R32 - Unspecified urinary incontinence
|Short Description:||Unspecified urinary incontinence|
|Long Description:||Unspecified urinary incontinence|
|Status:||Valid for Submission|
R32 is a billable ICD-10 code used to specify a medical diagnosis of unspecified urinary incontinence. The code is valid during the fiscal year 2023 from October 01, 2022 through September 30, 2023 for the submission of HIPAA-covered transactions.
Unspecified diagnosis codes like R32 are acceptable when clinical information is unknown or not available about a particular condition. Although a more specific code is preferable, unspecified codes should be used when such codes most accurately reflect what is known about a patient's condition. Specific diagnosis codes should not be used if not supported by the patient's medical record.
The code is linked to some Quality Measures as part of Medicare's Quality Payment Program (QPP). When this code is used as part of a patient's medical record the following Quality Measures might apply: Urinary Incontinence: Plan Of Care For Urinary Incontinence In Women Aged 65 Years And Older.
According to ICD-10-CM guidelines this code should not to be used as a principal diagnosis code when a related definitive diagnosis has been established.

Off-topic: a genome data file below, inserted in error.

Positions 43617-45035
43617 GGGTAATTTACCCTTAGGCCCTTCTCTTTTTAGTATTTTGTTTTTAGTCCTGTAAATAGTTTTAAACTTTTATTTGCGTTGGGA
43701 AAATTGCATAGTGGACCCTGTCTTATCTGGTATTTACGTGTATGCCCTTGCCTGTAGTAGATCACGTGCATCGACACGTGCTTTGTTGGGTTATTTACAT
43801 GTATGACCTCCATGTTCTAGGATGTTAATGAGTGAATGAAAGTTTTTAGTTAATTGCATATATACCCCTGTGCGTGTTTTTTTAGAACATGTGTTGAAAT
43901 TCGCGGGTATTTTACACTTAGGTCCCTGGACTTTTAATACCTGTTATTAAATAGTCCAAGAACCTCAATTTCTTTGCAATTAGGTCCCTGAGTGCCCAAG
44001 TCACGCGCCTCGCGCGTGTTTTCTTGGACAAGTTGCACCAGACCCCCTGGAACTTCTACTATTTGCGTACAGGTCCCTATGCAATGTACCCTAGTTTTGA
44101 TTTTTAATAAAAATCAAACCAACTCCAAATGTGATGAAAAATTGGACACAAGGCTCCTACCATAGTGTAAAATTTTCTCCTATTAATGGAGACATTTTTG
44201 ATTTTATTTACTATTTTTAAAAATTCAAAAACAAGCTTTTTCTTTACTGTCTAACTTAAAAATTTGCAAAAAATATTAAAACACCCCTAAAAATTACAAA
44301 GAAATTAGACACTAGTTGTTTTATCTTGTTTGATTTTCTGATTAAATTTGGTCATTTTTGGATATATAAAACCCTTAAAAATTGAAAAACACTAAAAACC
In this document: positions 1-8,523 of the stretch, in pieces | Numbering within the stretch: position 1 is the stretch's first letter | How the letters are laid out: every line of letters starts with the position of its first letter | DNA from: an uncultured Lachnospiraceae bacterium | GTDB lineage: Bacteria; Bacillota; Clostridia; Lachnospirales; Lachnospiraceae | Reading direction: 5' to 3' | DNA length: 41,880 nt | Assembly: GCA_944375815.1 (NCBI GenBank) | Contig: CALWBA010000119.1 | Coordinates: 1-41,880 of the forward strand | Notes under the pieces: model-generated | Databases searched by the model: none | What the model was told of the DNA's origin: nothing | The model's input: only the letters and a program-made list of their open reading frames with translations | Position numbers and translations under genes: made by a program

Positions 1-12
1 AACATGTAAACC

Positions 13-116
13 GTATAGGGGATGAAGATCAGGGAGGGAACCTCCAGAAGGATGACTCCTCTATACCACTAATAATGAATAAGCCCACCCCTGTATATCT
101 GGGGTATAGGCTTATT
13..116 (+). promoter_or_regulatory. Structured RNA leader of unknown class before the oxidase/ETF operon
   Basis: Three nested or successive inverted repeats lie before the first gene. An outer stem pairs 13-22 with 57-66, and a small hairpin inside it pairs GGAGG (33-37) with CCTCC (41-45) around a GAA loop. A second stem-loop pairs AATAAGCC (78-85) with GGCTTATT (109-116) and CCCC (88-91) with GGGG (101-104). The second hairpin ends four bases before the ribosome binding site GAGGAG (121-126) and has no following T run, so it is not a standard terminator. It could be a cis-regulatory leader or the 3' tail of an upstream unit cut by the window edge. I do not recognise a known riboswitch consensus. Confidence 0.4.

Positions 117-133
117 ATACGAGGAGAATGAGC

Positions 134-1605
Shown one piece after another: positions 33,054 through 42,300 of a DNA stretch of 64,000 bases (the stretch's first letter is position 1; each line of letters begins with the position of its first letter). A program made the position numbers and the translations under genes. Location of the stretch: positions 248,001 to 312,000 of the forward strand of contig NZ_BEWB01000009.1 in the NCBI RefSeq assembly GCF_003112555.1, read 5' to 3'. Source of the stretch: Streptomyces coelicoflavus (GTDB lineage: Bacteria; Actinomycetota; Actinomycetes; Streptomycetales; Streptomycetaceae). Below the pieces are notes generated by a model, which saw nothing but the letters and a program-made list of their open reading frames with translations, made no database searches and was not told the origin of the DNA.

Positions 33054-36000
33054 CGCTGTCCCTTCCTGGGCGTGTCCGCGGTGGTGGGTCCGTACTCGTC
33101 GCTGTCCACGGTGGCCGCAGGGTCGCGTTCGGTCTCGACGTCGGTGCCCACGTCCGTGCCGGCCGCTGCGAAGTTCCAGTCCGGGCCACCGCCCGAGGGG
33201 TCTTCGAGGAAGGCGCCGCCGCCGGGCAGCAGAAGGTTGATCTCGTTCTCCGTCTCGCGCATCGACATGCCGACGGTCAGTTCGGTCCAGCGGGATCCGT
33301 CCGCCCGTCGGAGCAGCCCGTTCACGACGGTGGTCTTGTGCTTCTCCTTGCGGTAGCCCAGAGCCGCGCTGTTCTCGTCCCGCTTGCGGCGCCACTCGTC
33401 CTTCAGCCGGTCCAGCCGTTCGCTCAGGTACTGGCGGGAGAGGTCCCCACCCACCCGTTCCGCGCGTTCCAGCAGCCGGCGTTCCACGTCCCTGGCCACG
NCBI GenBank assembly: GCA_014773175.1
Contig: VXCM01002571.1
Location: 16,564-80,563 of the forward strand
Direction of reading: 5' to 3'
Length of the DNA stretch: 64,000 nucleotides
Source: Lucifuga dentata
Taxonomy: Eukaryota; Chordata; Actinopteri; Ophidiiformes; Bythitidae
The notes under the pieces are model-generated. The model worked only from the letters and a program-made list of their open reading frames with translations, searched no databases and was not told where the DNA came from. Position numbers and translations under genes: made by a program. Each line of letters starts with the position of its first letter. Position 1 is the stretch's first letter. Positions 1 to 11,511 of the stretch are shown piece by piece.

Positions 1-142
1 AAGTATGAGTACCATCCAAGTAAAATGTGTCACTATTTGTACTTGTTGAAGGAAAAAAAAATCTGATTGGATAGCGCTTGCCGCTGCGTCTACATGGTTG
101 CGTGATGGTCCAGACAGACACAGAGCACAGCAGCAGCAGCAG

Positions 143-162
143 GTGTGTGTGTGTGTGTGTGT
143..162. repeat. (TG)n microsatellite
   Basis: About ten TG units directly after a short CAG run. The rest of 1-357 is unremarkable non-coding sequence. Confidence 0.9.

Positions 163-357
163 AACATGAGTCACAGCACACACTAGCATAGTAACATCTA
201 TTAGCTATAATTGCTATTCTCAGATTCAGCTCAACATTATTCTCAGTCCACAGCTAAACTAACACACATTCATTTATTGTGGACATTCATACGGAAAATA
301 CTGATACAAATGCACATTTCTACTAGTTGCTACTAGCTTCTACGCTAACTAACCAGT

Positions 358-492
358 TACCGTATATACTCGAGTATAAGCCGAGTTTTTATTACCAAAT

The following clinical terms are approximate synonyms or lay terms that might be used to identify the correct diagnosis code:
- Abnormal bladder continence
- Bladder: occasional accident
- Childhood double incontinence
- Daily urinary incontinence
- Daytime enuresis
- Diurnal only enuresis
- Double incontinence
- Nocturnal AND diurnal enuresis
- Nocturnal enuresis
- Postoperative urinary incontinence
- Urinary incontinence
- Urinary incontinence co-occurrent and due to prolapse of female genital organ
- Urinary incontinence due to benign prostatic hypertrophy
- Diurnal Enuresis-. involuntary discharge of urine during the daytime while one is awake.
- Nocturnal Enuresis-. involuntary discharge of urine during sleep at night after expected age of completed development of urinary control.
- Urinary Incontinence-. involuntary loss of urine, such as leaking of urine. it is a symptom of various underlying pathological processes. major types of incontinence include urinary urge incontinence and urinary stress incontinence.
- Urinary Incontinence, Stress-. involuntary discharge of urine as a result of physical activities that increase abdominal pressure on the urinary bladder without detrusor contraction or overdistended bladder. the subtypes are classified by the degree of leakage, descent and opening of the bladder neck and urethra without bladder contraction, and sphincter deficiency.
- Urinary Incontinence, Urge-. involuntary discharge of urine that is associated with an abrupt and strong desire to void. it is usually related to the involuntary contractions of the detrusor muscle of the bladder (detrusor hyperreflexia or detrusor instability).
- Urine-. liquid by-product of excretion produced in the kidneys, temporarily stored in the bladder until discharge through the urethra.
Tabular List of Diseases and Injuries